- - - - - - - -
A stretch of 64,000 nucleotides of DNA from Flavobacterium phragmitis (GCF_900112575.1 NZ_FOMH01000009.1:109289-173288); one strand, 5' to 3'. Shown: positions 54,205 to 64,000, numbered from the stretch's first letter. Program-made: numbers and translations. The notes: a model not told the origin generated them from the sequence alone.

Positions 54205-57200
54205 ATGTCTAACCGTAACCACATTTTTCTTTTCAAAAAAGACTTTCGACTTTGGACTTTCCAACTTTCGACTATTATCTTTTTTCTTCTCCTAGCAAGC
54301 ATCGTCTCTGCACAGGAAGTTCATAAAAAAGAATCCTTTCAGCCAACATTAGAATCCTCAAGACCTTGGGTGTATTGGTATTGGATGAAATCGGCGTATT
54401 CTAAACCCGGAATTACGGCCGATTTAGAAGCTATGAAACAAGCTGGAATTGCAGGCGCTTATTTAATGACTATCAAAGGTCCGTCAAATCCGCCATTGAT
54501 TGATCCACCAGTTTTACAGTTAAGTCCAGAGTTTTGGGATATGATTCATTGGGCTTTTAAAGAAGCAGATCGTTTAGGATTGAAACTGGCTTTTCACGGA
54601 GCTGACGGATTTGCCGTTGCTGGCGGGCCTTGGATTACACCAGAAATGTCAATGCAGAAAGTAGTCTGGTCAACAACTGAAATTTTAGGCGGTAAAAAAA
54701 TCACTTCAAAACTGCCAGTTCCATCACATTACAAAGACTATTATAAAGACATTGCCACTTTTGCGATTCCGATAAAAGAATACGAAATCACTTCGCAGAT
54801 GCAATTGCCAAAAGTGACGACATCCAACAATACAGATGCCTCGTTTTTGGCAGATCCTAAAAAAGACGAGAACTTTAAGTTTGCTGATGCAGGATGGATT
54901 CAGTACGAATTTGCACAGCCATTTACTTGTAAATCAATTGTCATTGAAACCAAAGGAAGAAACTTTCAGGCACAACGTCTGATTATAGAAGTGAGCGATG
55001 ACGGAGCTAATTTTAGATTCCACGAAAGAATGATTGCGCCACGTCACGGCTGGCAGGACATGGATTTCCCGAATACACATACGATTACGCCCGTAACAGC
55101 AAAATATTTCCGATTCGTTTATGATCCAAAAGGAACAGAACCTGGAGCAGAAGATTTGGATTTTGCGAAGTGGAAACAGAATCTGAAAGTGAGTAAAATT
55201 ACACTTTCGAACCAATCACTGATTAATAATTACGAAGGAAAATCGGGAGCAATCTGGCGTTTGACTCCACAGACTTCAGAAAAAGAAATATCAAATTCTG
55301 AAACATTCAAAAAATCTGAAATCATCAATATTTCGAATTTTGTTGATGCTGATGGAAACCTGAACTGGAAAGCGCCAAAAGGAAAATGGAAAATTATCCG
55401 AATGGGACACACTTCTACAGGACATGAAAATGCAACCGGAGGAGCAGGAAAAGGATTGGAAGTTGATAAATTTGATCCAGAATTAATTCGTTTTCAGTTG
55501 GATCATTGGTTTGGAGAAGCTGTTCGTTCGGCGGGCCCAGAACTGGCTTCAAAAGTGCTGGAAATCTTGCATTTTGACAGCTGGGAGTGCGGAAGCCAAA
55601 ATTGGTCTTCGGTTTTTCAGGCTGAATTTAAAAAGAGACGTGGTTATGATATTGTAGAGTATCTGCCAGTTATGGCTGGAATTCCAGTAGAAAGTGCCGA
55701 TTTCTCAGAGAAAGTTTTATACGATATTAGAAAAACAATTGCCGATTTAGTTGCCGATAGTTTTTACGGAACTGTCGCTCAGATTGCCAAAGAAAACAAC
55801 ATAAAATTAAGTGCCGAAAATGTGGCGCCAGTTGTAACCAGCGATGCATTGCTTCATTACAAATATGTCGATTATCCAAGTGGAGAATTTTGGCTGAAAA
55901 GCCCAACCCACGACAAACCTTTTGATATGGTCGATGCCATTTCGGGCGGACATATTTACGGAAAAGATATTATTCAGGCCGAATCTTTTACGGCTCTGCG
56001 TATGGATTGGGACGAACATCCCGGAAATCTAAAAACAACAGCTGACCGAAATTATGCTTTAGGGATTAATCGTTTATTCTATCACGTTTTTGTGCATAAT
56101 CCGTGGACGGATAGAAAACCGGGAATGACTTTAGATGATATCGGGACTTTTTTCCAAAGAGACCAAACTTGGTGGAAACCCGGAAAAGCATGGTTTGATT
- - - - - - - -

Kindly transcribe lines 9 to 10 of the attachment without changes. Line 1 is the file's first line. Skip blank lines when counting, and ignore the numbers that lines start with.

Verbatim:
54801 GCAATTGCCAAAAGTGACGACATCCAACAATACAGATGCCTCGTTTTTGGCAGATCCTAAAAAAGACGAGAACTTTAAGTTTGCTGATGCAGGATGGATT
54901 CAGTACGAATTTGCACAGCCATTTACTTGTAAATCAATTGTCATTGAAACCAAAGGAAGAAACTTTCAGGCACAACGTCTGATTATAGAAGTGAGCGATG